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Torre Argentina Cat Sanctuary

Colonia Felina Torre Argentina, Rome

Cats have have long been associated with Rome and its ruins. Some estimates put Rome's cat population at 300,000, and an Italian "biocultural heritage" law--introduced in 1991--dictates that, wherever five or more cats live together in a "natural urban habitat," they can't be moved or chased away.

Torre Argentina Cat Sanctuary

ABOVE: A cat gets a brushing at the Colonia Felina Torre Argentina, a no-kill shelter in a "sacred area" of ancient Roman ruins.

Cats at Largo di Torre ArgentinaMany of Rome's stray cats live in ancient ruins, such as the Colosseum (home to some 200 feral cats) and the Forum. In the 1920s, a large number of homeless felines took up residence in the newly excavated Roman temples at the Largo di Torre Argentina, a square in the city center.

Over the years, the cats at Torre Argentina were cared for by a succession of gattare, or "cat ladies," who operated an informal cat shelter from dungeon-like quarters beneath the sidewalk at the Largo's southern edge.

Kitten at Torre Argentina Cat SanctuaryIn 1993, two women--Silvia Viviani and Lia Dequel--founded the Torre Argentina Cat Sanctuary (in Italian, Colonia Felinia Torre Argentina, or "Torre Argentina Feline Colony").

Today, the shelter offers a comprehension sterilization and adoption program, and it also cares for sick, handicapped, or elderly cats that are difficult to place in homes. Some 350 cats live in the Torre Argentina Cat Sanctuary at any given time, with the healthiest cats roaming freely among the ruins or interacting with passersby at street level.

Visiting the shelter

The Largo di Torre Argentina excavations are surrounded by sidewalks, with stairs leading down to viewing platforms. You'll find plenty of cats to admire, photograph, or play with; some are quite friendly and enjoy being stroked behind the ears. (See the final shot in our video on page 3.)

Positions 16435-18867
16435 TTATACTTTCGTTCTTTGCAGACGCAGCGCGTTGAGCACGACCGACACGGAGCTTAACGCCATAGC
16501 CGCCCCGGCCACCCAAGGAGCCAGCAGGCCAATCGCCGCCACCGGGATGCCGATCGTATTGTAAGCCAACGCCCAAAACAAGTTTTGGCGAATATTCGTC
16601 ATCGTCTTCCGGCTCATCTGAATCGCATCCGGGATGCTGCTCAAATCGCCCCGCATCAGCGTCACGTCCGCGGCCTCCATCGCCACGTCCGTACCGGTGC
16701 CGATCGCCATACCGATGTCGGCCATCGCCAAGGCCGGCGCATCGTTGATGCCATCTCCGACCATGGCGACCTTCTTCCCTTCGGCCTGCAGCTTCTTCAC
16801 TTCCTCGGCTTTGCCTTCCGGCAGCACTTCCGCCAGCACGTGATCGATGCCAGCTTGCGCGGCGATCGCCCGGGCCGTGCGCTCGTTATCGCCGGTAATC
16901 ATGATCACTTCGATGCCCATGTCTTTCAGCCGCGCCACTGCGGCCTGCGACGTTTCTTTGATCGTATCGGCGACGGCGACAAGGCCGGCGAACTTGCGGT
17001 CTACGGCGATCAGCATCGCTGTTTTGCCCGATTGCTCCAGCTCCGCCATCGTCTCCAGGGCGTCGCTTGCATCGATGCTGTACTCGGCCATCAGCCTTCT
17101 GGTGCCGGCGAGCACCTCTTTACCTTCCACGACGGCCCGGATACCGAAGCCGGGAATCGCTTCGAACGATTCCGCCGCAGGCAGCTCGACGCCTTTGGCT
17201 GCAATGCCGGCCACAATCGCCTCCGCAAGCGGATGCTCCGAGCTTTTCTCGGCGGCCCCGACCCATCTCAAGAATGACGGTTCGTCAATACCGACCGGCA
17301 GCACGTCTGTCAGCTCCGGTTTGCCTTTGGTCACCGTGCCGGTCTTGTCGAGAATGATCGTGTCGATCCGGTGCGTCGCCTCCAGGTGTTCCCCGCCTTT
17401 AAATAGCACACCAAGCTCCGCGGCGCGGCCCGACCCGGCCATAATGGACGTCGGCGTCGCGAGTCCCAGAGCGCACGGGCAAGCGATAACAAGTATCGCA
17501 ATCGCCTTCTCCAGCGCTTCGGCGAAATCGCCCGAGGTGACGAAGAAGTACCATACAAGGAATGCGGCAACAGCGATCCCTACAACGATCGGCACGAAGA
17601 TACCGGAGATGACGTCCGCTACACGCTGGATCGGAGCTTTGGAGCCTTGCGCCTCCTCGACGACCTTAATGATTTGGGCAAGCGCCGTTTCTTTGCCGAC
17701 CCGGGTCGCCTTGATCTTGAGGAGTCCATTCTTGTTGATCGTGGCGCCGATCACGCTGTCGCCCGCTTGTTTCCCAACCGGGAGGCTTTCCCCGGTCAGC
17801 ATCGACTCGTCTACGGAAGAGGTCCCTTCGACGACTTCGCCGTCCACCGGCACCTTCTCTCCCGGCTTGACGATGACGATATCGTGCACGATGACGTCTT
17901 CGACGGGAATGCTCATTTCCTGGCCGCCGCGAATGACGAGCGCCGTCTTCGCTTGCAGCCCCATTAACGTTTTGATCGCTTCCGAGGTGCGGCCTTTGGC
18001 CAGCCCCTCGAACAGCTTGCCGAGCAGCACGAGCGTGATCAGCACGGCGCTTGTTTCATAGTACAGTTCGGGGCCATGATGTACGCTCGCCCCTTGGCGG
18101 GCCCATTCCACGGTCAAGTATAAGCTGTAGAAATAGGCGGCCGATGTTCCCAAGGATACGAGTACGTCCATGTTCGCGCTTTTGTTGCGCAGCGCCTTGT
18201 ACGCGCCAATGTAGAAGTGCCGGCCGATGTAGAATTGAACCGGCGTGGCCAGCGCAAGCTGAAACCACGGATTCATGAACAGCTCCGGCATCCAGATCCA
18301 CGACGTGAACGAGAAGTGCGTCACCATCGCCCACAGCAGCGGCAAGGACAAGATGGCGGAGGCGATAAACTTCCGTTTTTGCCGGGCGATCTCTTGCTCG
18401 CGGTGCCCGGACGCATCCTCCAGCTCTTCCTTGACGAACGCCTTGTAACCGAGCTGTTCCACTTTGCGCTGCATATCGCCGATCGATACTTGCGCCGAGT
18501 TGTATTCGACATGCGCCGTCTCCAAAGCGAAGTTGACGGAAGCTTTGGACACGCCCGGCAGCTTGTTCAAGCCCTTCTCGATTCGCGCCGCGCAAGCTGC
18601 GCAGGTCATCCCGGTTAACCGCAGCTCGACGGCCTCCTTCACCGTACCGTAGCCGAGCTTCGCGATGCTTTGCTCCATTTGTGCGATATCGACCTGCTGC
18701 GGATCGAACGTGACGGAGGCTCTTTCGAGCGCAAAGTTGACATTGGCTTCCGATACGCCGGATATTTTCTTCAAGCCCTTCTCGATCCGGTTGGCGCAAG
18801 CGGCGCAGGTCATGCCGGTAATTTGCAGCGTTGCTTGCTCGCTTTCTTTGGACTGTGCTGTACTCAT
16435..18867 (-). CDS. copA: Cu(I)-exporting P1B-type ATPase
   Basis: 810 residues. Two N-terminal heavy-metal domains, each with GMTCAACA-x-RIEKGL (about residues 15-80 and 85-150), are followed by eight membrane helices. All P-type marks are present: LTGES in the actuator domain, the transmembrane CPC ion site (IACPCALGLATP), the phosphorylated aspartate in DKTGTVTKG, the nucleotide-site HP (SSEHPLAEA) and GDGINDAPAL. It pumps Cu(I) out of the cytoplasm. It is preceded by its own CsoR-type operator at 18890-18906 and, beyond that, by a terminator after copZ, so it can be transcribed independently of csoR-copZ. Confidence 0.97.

Torre Argentina Cat Sanctuary stairsIf you have time, go down the metal staircase at the southern edge of the square (it's marked with a sign) to visit the underground shelter. There--in modernized, hygienic rooms--staff and volunteers of the Torre Argentina Cat Sanctuary prepare food, sterilize and immunize cats, offer adoptions, and provide indoor housing for cats that need special care.

The Torre Argentina Cat Sanctuary sells feline toys, gadgets, and gifts to raise funds, and it relies heavily on donations from visiting tourists. We encourage you to visit the sanctuary and donate what you can afford. If you'd like to have a cat while outsourcing your responsibilities as a pet owner, you can "adopt at a distance" by pledging a monthly donation for a specific cat at the shelter.

Visiting hours are noon to 6 p.m. daily. For more information about the Torre Argentina Cat Sanctuary in English, visit www.romancats.com.

Also see our large captioned photos on page 2 and videos on page 3 of this article.

  • Tip: If you're a cat fancier, consider staying at the Hotel di Torre Argentina, which is just around the corner from the shelter. That way, you can stop by and enjoy the Largo di Torre Argentina's 350 cats whenever you're in the mood.

Next page: More photos of the Torre Argentina Cat Sanctuary


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